official discourse, as long as it was appropriate to justify production
inefficiencies or some shortage that the European communist bloc was
unable to cover.

After the demise of the Soviet Union and of socialism in Eastern Europe,
the regime managed, with relative success, an unprecedented economic
crisis in Cuba, euphemistically known as the "Special Period", thanks to
two key factors: foreign investment from a group of adventurous
entrepreneurs who believed that a virgin market and a system in ruins
were sufficient conditions for bargaining advantageously and the forced
establishment of opening enterprise in the form of small family
business, two elements that had been demonized for decades, since the
nationalization, in the early sixties, of foreign capital businesses,
and seizing of small businesses later, during the so-called
Revolutionary Offensive of 1968.

In the late 90's, however, a new possibility for subsidies appeared on
the scene, in the form of Venezuelan leader Hugo Chávez. His deeply
populist and egotistical government assumed the maintenance of the
Castro system based on the exploitation and ruthless squandering that
country's oil. At the same time, he sustained the Cuban sovereignty
myth. This myth is the foundation of the revolutionary anti-imperialist
tale (David vs. Goliath), played endlessly in this ignorant and
superstitious region by a host of leftist opportunistic intellectuals
that thrive in Latin America.

That explains how, after half of century of revolution, Cuba is still
one of the most dependent countries in the Western world, and at the
same time the "most sovereign" though, currently, it may be common
knowledge, according to the very official acknowledgement. The final
destiny of the Island depends on foreign capital investment. It turns
out that, in this nation, so very independent and sovereign, the
olive–green oligarchs no longer mock the embargo, but they weep for its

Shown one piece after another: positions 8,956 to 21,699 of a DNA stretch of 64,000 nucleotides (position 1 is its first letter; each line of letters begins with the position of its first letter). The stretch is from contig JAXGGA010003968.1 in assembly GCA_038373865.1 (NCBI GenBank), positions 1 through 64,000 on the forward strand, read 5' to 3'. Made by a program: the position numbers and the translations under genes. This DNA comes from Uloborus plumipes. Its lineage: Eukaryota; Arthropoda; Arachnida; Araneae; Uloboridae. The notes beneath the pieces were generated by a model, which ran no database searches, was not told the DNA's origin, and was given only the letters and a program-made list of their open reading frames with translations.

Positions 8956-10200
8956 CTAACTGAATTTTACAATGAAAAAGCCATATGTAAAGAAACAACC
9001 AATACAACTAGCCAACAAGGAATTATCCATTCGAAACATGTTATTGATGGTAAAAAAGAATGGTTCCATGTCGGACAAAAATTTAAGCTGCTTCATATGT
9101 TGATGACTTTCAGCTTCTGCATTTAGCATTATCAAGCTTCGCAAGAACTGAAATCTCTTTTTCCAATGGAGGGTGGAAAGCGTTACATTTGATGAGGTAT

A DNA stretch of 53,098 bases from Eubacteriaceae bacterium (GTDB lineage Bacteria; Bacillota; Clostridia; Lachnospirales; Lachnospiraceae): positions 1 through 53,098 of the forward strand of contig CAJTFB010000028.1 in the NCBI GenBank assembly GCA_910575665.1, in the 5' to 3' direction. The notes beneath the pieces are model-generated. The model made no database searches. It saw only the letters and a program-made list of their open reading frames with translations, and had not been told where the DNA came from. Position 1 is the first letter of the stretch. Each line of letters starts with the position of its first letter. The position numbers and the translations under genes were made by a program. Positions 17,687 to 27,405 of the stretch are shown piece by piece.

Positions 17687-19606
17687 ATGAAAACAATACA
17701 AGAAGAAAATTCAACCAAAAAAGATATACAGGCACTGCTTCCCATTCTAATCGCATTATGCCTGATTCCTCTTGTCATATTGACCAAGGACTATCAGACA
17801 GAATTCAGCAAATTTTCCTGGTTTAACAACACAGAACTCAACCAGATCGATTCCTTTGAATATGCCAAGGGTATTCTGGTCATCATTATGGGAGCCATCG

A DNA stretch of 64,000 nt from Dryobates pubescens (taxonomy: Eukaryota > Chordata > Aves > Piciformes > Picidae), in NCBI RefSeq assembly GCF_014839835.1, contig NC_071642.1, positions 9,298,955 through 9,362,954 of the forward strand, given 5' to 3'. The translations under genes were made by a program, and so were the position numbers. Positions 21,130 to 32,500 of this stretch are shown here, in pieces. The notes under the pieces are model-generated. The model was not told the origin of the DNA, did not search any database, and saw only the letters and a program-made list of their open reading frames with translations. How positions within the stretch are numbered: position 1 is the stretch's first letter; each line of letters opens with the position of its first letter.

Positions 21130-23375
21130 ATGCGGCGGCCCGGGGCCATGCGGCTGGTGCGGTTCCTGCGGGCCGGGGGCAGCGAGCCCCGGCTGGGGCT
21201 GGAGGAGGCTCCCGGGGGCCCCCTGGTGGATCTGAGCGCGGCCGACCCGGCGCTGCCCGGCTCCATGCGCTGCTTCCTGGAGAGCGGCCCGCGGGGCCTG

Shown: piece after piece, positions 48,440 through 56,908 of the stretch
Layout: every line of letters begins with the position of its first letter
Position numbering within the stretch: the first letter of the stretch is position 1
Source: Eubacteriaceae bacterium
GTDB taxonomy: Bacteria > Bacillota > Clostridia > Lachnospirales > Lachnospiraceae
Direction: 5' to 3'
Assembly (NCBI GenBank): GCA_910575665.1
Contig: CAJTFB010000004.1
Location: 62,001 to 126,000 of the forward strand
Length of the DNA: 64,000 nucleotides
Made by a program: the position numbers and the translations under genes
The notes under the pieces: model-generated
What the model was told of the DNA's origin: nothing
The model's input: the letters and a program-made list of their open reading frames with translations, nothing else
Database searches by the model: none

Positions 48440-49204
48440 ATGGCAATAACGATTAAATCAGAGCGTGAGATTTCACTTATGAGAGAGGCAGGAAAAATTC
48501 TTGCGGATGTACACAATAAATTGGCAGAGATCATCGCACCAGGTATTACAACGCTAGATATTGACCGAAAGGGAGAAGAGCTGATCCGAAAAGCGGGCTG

termination. It may be that their personal wealth, fruit of the plunder
of the national treasury, is comfortably safe in foreign funds and
vaults, but, without foreign investments, the days of their dynasty are

Since the fall of the Berlin Wall there have been about six US
administrations, three presidents have ruled in post-communist Russia,
and several more have followed in the governments of the countries of
Eastern Europe, while the same system of government still remains in
Cuba, imposed by the succession of the Castro brothers, with
adjustments and "renovations" that only serve to cover up the mimetic
capacity of an elite military clique in the transition to state
capitalism, the administrator of an economic and political monopoly that
attempts to successfully survive the inevitable transformation of
late-Castrism into something that no one knows for sure what it will be.

Today, while others resolve Cuba's destinies, Cubans, always subjected
to extraterritorial powers and at the mercy of an octogenarian autocracy
– however sufficiently proud or stupid enough so as to not recognize it,
and sufficiently meek as to not revolt — have ended up winning just one
card: that of begging, only that the olive-green elite poses as a
beggar, their hands held out palms up, asking the alms of foreign
capital. Reality has ended up obeying the discourse: never before have
we been more dependent.

Translated by Norma Whiting

Source: The Cuban "Sovereignty" Fable / 14ymedio, Miriam Celaya |
Translating Cuba -